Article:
This is the application; the Office Action is here.

Forget the politics of this.  Besides the fact that I have no idea why these two thought a word trademark (as opposed to protection for the logo) was needed here — being dubious, as I am in general, to the extension of trademark protection to words people say to mean things in English — I’m not too surprised about the outcome of their application on the “scandalous or offensive” denial.

This is because, as I’ve written before (and of course I’m in good company), while the PTO’s criteria for “scandalous and offensive” denials under Section 2(a) of the Trademark Act are a conceptual and a practical mess, the outcome’s certainly predictable when it comes to racialethnic or other “protected class” categories:  Only the politically correct need apply.

That’s a “criterion” Pam and Bob are not going to meet!

Predictable or not, though, that “standard” doesn’t have much to recommend it as either law or policy.  But I can’t blame these two bloggers for not knowing this when they dove head-in to their trademark registration application the way they do with everything else in life:  With passion and abandon.  They know more than I’ll ever forget (maybe more than I want to remember; certainly more than others want to even think) about radical Islam.

But what could they do if they just didn’t know a decent radical trademark lawyer?

Redskins redux

Originally posted 2006-08-09 23:33:11. Republished by Blog Post Promoter

Redskins Logo

Remember the Washington Redskins trademark tussle? CNBC reports that it’s back — again — and better than ever. This time the focus is an interesting technical tactic related to an aspect of the case involving the equitable doctrine of laches:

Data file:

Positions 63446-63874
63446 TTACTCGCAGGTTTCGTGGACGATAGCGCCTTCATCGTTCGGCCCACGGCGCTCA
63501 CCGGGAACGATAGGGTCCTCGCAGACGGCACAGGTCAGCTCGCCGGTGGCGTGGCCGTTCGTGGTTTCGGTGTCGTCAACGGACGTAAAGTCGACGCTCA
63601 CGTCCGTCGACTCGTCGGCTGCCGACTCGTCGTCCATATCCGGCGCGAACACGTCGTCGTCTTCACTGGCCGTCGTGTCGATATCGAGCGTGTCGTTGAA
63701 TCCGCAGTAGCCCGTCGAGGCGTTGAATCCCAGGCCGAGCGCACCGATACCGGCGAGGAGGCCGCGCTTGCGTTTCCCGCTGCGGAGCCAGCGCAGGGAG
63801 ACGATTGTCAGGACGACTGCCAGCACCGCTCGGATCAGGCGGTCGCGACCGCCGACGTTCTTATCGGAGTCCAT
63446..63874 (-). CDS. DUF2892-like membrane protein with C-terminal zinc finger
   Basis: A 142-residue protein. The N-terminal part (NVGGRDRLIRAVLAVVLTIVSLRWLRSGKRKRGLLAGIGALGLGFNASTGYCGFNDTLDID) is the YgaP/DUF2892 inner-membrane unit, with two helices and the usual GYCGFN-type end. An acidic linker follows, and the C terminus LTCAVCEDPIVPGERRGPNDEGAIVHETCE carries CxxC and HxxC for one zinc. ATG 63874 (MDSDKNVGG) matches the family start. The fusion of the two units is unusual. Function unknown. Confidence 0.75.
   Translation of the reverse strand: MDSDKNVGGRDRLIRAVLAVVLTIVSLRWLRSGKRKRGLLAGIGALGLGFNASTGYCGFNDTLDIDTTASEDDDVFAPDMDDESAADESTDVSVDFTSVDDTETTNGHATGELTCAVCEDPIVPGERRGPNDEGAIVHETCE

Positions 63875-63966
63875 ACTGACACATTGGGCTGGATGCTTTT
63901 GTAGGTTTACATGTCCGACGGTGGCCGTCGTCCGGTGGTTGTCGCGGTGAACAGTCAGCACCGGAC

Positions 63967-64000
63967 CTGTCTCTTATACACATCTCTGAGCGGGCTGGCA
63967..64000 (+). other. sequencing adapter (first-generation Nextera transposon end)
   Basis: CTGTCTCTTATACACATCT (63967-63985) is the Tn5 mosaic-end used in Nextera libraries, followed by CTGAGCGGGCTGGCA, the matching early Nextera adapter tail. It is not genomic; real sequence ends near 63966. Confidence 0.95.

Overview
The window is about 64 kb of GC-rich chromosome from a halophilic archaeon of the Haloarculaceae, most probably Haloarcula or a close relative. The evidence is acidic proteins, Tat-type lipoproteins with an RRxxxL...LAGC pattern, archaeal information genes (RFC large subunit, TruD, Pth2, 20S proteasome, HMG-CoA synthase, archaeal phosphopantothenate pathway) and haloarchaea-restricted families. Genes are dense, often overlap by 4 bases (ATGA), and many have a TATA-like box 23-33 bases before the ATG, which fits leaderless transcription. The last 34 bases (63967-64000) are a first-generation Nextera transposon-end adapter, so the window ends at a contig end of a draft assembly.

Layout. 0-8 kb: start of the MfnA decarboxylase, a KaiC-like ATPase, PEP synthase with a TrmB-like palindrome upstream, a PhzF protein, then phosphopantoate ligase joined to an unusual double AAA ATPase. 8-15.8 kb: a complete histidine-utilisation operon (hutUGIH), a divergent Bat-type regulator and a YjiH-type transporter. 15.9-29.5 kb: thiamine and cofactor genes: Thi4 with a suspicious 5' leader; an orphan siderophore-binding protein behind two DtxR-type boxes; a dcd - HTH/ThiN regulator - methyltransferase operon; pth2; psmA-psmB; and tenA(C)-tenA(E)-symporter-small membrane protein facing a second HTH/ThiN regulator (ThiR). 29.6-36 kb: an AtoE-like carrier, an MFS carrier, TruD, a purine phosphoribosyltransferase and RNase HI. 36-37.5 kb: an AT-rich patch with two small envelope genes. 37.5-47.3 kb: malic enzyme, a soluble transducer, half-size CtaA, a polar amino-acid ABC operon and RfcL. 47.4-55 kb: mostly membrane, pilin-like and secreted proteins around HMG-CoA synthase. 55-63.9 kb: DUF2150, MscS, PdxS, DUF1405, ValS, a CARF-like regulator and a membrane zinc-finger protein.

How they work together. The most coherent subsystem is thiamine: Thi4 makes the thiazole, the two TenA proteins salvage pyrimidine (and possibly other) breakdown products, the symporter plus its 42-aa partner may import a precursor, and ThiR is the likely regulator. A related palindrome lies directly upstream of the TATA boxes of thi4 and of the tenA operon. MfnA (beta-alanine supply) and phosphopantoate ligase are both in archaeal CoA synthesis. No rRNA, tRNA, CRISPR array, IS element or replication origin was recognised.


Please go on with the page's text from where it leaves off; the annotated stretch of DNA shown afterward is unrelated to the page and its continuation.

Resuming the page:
[T]he U.S. District Court of the District of Columbia . . . in 2003 reversed the TTAB’s decision on disparagement. The court also determined that the petitioners were barred by laches, a legal doctrine applied when a court decides that a party has taken too long to assert a right or claim and that the passage of time is deemed prejudicial to an adverse party.

”The way laches works is that it looks at the delay from when the petitioners are roughly 18 years old,” Mause said. Because of the age of many of the original petitioners, the U.S. District Court of the District of Columbia determined that too much time had passed before they filed suit.

In 2005, the U.S. Court of Appeals for the District of Columbia Circuit reversed the lower court’s ruling on the grounds that the youngest petitioner, Mateo Romer, only reached the age of majority in 1984 and, therefore, may not be chargeable with prejudicial delay (laches). The appeals court sent the case back to the district court, ordering it to determine whether Romero’s case is barred by laches. The case is pending. Mause said the firm will continue to fight Romero’s claim.

The six new American Indian petitioners are between the ages of 18 to 24, so laches should not be applicable in their petition. Mause said the new petition will force the courts to look at the real issue.

The trademark “disparagement” claim is a dubious issue in a time when nothing is deemed offensive save for the politically incorrect, but the idea that laches should play into it is fairly hard to fathom. If I were a legal realist I would suggest that the courts don’t want to touch this with a first-down chain*, but readers know me too well to ascribe such a philosophy to Likelihood of Confusion.

UPDATE: The case, glacially, moves again.

*Apologies to foreigners and other non-Americans, native or otherwise. This is a first-down chain.

No, no, a thousand times no. Homey.

Originally posted 2006-05-11 13:18:53. Republished by Blog Post Promoter

Dead Honky

Damon Wayans is rejected again in his attempt to file a trademark that only black people would be allowed to use. Or am I missing something?